Saturday, January 4, 2014

View Point Inn: Basic History


View Point Inn:

First opened in 1924 or 1925, then closed in 1962, then opened, briefly in 1997 before being closed again... When it finally reopened, in 2006, I think, it quickly showed up in the 2008 movie Twilight before closing due to fire damage in 2011. 
 I'll try not to draw a connection, since I know a few people like that film and I don't want to see them put off by a comment about karma...

The most recent owner, Geoff Thompson, started repairing the Inn in 2013.

The original property was owned by Lorens Lund, a Danish immigrant who came to the United States in the 1870’s. Lund and Norwegian wife, Mari, gave the name “Thor’s Heights” to their 120 acres overlooking Crown Point in the Columbia River Gorge. The land was later purchased by the Grace H. Palmer Corporation. Mrs. Palmer hired highly renowned Portland architect, Carl Linde, to design and build a $47,000 Tudor Arts and Crafts Style “tea house” and “resort”. The Palmer House, as it came to be called, opened on June 4, 1925, in hopes of capturing the growing market of automobile tourism that was growing in the Gorge area thanks to the Columbia River Highway.

Mrs. Palmer’s hopes were dashed however in 1927, as bankruptcy forced the Grace H. Palmer Corporation to liquidate and sell the Palmer House. Luckily, William Moessner, the prestigious German chef de cuisine of downtown Portland’s Benson Hotel purchased the property and renamed it The View Point Hotel. He ran a highly successful business with his wife Clara for over 50 years. It was during this time that numerous Hollywood celebrities, famous Americans, and European royals frequented the Inn, including such notables as President Franklin D. Roosevelt and Charlie Chaplin. The View Point Hotel remained highly successful until the 1960’s.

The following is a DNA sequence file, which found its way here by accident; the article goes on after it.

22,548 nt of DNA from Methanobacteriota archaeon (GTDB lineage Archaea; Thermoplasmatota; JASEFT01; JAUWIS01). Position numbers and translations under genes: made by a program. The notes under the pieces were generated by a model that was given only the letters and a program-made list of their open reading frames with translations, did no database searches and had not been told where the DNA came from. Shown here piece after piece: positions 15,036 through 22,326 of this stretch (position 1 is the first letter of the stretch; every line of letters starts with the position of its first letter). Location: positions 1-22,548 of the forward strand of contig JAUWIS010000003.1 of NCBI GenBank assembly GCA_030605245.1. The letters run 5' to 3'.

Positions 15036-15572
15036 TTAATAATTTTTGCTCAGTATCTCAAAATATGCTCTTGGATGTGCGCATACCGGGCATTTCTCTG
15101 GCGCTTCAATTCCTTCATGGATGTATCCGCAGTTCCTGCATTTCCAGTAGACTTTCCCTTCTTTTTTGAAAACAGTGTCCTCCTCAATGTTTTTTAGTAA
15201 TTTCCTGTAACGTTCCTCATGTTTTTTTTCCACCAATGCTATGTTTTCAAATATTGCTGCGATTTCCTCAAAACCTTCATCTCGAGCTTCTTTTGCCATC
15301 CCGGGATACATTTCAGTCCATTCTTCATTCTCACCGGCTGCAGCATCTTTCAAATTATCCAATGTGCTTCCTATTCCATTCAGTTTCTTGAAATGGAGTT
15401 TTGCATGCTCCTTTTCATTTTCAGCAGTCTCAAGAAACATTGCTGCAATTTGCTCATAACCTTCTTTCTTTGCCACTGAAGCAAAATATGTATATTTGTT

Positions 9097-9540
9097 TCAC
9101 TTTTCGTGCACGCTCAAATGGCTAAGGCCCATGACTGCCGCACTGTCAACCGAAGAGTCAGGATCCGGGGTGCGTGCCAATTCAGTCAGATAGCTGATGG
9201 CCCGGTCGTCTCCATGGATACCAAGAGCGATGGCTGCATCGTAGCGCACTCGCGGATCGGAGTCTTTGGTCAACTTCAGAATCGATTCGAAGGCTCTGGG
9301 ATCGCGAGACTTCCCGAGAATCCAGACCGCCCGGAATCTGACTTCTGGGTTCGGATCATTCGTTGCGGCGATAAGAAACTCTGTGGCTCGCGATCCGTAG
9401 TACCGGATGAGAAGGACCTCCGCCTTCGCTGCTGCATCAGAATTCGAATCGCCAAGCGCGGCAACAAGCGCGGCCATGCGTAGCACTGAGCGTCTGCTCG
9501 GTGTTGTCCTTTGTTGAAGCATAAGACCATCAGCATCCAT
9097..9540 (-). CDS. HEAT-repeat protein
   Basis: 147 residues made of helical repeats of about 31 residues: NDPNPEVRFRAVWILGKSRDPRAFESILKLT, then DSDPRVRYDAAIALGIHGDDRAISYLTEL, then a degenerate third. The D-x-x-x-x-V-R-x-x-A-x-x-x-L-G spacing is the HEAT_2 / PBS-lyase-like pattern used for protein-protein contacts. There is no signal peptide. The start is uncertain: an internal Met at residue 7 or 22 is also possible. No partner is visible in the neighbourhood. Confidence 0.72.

The Inn became a regular stop for charter buses bringing visitors to the Gorge for a salmon dinner.
Clarence E. Mershon.  East of the Sandy: The Columbia River Highway.  Portland:  Guardian Peaks, Inc.  2001.  1st Edition.  (37)

After the opening of Interstate 84, automobile tourism along the Columbia River Highway faded away, as did the many inns and restaurants dotting the scenic drive. Proprietor William Moessner, however, stubbornly refused to accept defeat. Every day, he kept the inn immaculate and ready for business. While there is much speculation, no one really knows when the last meal was served. However, we do know that Moessner faithfully tended to the ghost hotel up until the day of his death in 1979. 
From View Point Inn:  

Moessner closed the Inn in 1962, but continued to live on the premises until his death in 1979.
Clarence E. Mershon. East of the Sandy: The Columbia River Highway. Portland: Guardian Peaks, Inc. 2001. 1st Edition. (37)

The inn was subsequently purchased in 1982 by Doug and Karen Watson, who helped to win it a spot on the National Register of Historic Places in 1985. Only four properties boast this prestigious distinction in the entire Columbia River National Scenic Area.
From View Point Inn:

The Inn is listed in the National Register of Historic Places.  When an inventory of historic buildings was completed for the proposed Columbia River Gorge National Scenic Area, the Inn was closed, hence was not included as a commercial enterprise.  Therefore we have an incongruity - an Inn with a recognized historic importance that cannot now operate as an Inn.  This is unfortunate, not only because of the historic significance of the building, but because it should be open for use by the public.  [Its restrooms would be a welcome addition for visitors, particularly the elderly or disabled.]
Clarence E. Mershon. East of the Sandy: The Columbia River Highway. Portland: Guardian Peaks, Inc. 2001. 1st Edition. (37)

The Inn’ current owner, Geoff Thompson, secured the property in 1997 and started a very successful restaurant and bed & breakfast. In 1998 the U.S. Forest Service purchased the land surrounding the property and wanted to link the inn with the nearby Vista House to create a state park. Government agencies colluded together and drove Thompson off his land in 1999.